When we moved to Oregon, my wife and I would sometimes go out for a drive just to get the lay of the land. One day as she was driving and I was navigating, we were heading south and looking for a good place to turn around. The map showed that we could take one highway into Junction City and then take a different route back north, so we decided to do that. On the way out of town we crossed over a river and at a glance I thought I spied a bald eagle atop a large tree.
I assumed it was a decoy, like those placed to scare off pigeons and geese, but a second glance confirmed that this was a living, breathing eagle. My first! I leaned back in my seat and wondered what sort of wonderland we had just moved to, where you could drive down an ordinary highway and see bald eagles in the trees.
We’d see more eagles over the years, including one on our honeymoon perched over the Rogue River, but they were mostly occasional glimpses until I discovered Ridgefield. Eagles are common there in winter and spring, most of the close views are of younger eagles but occasionally you’ll get a good view of an adult.
Even so, I was speechless when I made a return to Ridgefield in April after being sidelined with a bum ankle and found this adult on a dead snag in Long Lake, right beside the road. There’s close and then there’s close. I eased the car up behind another that had already stopped and watched the eagle in the wind and the rain. It hung around for another 15 minutes before taking off for the interior of the refuge.
Every time I think I should spend less time at Ridgefield, because I do spend an awful lot of time there, my little wonderland offers up a surprise like this and keeps me coming back for more.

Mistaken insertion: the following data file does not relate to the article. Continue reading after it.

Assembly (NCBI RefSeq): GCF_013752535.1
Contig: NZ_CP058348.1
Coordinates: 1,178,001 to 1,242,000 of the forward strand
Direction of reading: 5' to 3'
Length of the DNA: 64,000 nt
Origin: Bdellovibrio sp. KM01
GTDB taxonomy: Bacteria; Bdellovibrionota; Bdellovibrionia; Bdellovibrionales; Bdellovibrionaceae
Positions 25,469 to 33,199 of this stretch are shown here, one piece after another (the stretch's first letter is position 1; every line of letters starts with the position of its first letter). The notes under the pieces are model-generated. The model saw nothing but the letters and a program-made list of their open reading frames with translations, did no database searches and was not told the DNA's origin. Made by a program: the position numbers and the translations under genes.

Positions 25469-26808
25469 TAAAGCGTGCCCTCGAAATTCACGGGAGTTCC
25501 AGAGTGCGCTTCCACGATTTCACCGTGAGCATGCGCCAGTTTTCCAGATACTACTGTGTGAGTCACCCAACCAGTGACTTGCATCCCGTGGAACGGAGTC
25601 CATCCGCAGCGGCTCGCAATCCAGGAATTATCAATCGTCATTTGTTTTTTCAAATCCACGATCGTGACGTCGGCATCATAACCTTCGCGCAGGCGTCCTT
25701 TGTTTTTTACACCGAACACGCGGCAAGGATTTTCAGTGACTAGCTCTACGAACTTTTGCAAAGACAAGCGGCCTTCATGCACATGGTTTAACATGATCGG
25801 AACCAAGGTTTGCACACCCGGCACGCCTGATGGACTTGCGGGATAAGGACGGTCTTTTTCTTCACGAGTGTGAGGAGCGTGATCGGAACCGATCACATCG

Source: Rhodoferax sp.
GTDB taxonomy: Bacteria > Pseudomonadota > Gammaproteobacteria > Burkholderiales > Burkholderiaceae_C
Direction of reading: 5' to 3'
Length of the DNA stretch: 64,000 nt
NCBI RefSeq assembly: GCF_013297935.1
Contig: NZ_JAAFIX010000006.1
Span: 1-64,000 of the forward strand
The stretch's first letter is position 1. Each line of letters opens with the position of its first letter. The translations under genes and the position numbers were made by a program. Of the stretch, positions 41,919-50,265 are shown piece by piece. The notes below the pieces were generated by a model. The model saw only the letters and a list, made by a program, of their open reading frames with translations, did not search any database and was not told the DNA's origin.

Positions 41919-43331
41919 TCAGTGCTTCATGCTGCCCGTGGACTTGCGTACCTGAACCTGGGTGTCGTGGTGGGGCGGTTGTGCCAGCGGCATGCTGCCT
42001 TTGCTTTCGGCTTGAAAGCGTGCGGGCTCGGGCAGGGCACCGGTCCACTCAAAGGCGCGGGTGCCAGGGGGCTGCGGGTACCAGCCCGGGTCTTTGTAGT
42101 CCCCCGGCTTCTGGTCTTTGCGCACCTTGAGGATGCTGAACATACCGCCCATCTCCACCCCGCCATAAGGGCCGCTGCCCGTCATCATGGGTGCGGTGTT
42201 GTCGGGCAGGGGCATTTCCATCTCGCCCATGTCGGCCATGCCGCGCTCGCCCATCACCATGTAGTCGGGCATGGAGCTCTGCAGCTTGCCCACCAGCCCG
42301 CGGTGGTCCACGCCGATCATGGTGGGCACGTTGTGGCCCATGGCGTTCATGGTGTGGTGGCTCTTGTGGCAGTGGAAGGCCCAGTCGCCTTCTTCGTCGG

I had another nice surprise when we visited the auto show in January. I had started to do some research before the show and had some vehicles in mind that I wanted to see, but my wife and I agreed just to walk around and look at everything. Which was fortunate because otherwise I wouldn’t have stopped at the Lexus booth.
But there it sat at the edge of their display, a gorgeous little hatchback, and I was smitten. I walked around to the placard and saw it was a hybrid, got pretty good gas mileage even in the city, and while a bit expensive wasn’t out of reach. It had some nice touches like a memory system not just for the seats but also the mirrors and telescoping steering wheel. It had the new knee airbags for both driver and passenger. Turn indicators on the side mirrors. Whiplash-reducing seats. And the staff didn’t think it beeped when it backed up the way the Prius does.
And there it was. A great car for Ridgefield. A great car for my commute. I had found my next car.
But then I got home and did more research and it’s luster began to fade. It turns out it does beep like the Prius when you put it in reverse and you can’t eliminate it entirely. And it also has a new pedestrian warning system that makes these oddball sounds when you’re moving otherwise silently in electric mode.
My quiet Ridgefield car was gone.
And that nice memory system that would make it easy for both my wife and I to drive the car? In our area it’s only available as part of a $6400 package full of other things I don’t care about. And despite the tone of the Lexus advertising, it wasn’t any faster than the Prius.
I’ve been mentally sorting the cars we look at into a tiered list, and suddenly the little Lexus started falling fast. My heart keeps shoving it back up the list but my brain keeps shoving it back down. For now the brain is winning and the Lexus isn’t even in the top tier, but my heart is OK with that as it’s convinced that with one test drive the little hybrid’s charms will overcome all objections, even that infernal beeping and the high cost.
My brain is equally convinced it won’t.
If the time comes to replace the Civic, we’ll see which one was right. My money’s on the …